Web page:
A 12.1" version (with suitably down-rated components as necessary for the smaller form-factor) with USB-C on the tablet would be tempting if priced right.
    Reply
  • s.yu - Sunday, November 15, 2015 - link

    I never reckoned this would bother someone. Anyone who only needs 8GB of RAM shouldn't need any more than 256GB of SSD, and anyone who needs 16GB of RAM shouldn't need less than 256GB of SSD, should be the norm.

    But the real reason should be to prevent people getting 16GB/128GB and swapping out the SSD by themselves ;)

    This doesn't seem possible now, but should be possible in the future with more SSD models released, also in "free" markets like China they'll be available on the web when spare parts are abundant.
    Reply
  • BrokenCrayons - Friday, November 13, 2015 - link

    The problem with the Surface Book's top-heavy tendencies is only partly mitigated by the hinge. We have a couple at work and people who are using them say they're still pretty unstable. I think getting rid of the upper battery and removing the detachment mechanism would have gone a long way in giving the Surface Book better balance. The other problem the hinge design introduces is the gap which means that when the SB is closed, it won't have the benefit of the upper and lower halves of the system acting in a mutually supportive manner to forces accidentally applied to the top or bottom which might result in unintended bending that wouldn't have happened with a better hinge that allows the screen to rest onto the base.

    I really think Microsoft would have a better product in the second generation if they move all the electronics to the base and deepen it somewhat so the motherboard and battery can all fit. They could also recess the keyboard into the base so the tops of the keys are flush. The screen could be made thinner to make up for some of the extra base thickness and the hinge could be redesigned to remove the flaw of it's big gap that not only demonstrates sloppy design, but also is unappealing to the eye. A good target for Microsoft to model their computer after would be the Latitude e6440 laptop which is a lot more capable, suffers none of the balance problems, and has a very nice keyboard, but I don't think MS would be able to offer it at a competitive price point. The existing SB cost is extremely high for the given hardware and ought to be lower given the flawed hinge and poor design decision with the raised keyboard.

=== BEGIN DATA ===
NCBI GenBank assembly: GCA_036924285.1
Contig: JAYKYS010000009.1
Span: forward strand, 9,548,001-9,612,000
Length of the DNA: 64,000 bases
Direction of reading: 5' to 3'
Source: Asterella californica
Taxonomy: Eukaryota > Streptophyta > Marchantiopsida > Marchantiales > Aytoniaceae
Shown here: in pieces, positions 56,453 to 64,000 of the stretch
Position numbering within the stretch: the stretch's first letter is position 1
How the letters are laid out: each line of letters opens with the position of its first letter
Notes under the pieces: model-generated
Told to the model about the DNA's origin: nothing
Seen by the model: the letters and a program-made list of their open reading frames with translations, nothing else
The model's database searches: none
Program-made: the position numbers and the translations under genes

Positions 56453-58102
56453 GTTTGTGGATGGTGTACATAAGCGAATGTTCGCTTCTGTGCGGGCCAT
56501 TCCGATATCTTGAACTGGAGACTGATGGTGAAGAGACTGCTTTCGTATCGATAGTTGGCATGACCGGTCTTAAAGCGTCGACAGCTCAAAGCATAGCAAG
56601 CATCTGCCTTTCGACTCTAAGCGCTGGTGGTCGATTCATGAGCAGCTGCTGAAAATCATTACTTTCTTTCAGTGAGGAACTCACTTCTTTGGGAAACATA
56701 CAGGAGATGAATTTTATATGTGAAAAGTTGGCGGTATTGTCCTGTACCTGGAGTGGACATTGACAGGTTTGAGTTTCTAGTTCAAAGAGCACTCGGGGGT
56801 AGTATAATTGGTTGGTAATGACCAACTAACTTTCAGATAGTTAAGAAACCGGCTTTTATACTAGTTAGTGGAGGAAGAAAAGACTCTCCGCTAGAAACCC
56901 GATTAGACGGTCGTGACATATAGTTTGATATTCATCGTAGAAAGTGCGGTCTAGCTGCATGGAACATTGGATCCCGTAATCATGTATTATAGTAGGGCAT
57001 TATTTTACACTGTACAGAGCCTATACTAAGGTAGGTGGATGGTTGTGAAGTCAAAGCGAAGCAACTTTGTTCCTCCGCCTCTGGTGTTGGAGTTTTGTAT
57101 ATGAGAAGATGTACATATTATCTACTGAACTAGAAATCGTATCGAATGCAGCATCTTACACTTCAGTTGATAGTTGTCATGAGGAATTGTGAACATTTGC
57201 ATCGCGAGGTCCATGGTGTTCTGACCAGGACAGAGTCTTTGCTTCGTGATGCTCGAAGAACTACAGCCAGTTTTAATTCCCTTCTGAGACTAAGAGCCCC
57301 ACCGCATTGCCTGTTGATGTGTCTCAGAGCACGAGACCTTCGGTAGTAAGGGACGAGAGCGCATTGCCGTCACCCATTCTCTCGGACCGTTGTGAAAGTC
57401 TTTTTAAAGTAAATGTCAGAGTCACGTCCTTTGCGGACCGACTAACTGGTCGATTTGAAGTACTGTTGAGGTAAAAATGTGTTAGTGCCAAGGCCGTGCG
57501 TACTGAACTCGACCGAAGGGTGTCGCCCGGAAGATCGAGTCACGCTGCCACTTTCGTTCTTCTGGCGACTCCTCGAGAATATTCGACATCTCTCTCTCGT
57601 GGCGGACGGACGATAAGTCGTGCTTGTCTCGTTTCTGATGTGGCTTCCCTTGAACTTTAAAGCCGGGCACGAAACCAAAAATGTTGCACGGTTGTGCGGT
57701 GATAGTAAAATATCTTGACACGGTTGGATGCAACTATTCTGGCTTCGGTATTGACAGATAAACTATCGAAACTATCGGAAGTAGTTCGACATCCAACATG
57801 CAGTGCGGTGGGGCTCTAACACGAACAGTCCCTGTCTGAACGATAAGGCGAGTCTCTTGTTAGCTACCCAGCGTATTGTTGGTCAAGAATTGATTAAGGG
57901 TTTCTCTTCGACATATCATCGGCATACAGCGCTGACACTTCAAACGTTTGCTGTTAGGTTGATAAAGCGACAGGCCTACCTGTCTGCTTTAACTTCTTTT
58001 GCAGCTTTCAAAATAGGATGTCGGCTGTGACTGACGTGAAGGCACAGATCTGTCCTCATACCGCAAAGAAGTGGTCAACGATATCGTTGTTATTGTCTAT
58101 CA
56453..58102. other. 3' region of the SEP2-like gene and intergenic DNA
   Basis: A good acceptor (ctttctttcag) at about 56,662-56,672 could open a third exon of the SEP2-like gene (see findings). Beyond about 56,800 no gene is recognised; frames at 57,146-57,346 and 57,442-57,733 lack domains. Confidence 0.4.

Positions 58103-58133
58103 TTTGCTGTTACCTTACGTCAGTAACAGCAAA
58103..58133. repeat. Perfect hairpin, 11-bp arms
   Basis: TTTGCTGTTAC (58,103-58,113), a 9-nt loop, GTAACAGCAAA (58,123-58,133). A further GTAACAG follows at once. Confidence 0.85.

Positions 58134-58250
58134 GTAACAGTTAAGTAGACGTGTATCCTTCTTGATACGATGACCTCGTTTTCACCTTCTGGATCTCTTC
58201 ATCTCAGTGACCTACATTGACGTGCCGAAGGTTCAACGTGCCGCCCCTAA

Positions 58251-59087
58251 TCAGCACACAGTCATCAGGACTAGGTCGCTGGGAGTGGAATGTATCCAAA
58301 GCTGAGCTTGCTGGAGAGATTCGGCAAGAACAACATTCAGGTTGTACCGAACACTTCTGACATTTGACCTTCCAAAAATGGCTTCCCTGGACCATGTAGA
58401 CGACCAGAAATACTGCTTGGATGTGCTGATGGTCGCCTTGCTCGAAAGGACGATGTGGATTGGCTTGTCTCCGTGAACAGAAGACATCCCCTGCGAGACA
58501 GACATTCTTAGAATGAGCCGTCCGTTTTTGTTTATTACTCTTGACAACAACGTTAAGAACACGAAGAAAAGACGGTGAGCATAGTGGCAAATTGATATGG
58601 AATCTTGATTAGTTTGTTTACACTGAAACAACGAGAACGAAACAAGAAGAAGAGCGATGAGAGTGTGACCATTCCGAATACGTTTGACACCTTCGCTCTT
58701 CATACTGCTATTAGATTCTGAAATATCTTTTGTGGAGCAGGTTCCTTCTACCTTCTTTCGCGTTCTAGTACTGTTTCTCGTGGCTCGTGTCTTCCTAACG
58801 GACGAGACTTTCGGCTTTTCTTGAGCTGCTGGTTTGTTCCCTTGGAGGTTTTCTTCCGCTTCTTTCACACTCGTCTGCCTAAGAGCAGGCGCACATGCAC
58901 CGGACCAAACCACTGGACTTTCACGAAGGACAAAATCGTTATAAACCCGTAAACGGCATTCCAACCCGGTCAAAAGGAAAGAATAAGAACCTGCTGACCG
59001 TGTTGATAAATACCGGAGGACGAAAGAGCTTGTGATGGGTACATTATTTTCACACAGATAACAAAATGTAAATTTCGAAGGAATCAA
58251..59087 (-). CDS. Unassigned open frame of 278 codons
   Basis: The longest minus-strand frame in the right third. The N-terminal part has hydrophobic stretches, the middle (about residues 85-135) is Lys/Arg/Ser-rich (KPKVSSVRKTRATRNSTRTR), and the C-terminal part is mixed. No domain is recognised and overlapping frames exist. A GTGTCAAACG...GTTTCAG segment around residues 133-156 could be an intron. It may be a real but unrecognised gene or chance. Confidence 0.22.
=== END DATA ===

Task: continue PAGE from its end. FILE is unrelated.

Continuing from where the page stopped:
Reply
  • s.yu - Sunday, November 15, 2015 - link

    You're absolutely right about those two issues. But since this still is a Surface, MS will have to make it part tablet no matter what, IMO.

    Instability in the lap is still reported occasionally in reviews, no doubt due to the top-heavy construction, and as I said before, they should use lithium alloy like Lavie Z only in the top portion to deal with this, but some fanboys disagree. Nothing's gonna change the design of their "ultimate laptop"!

    One reviewer made the strangest decision to step onto the hinge with the Book open to see if it held. I think he's just a fanboy trying to deceive people into thinking the design is flawless because no force IRL would be applied that way. If he stood on the middle of the *tablet* section, with the Book *closed*, and the tablet section/Surface connectors still didn't snap, that would answer the question.
    Reply
  • Total Meltdowner - Friday, November 13, 2015 - link

    Slowly but surely, the mutation which is a "tablet computer" is evolving back into a regular laptop. Hilarious. Reply
  • chrisnyc75 - Friday, November 13, 2015 - link

    Great review! But I'd like to see it updated with results vs the new Dell XPS 15 (skylake & 960m) rather than last year's Haswell model, at least on the gaming tests if not all of them (though I think it would be an apt comparison point for all of the tests as the XPS 15 is roughly the same size/weight as the Surface Book, and prominently features 4k touch-screen as a primary feature, even if it's not actually a 2-in-1. A lot of people are still going to see the XPS 15 (not just the 13) as a direct alternative to the Surface Book) Reply
  • s.yu - Sunday, November 15, 2015 - link

    1. I don't think it supports pen input. Short as the battery life on the clipboard is it's useful for note taking.
    2.It's still noticably bigger, and...does it still have that big battery option from the old model? Otherwise the battery would be really small.
    Reply
  • chrisnyc75 - Sunday, November 15, 2015 - link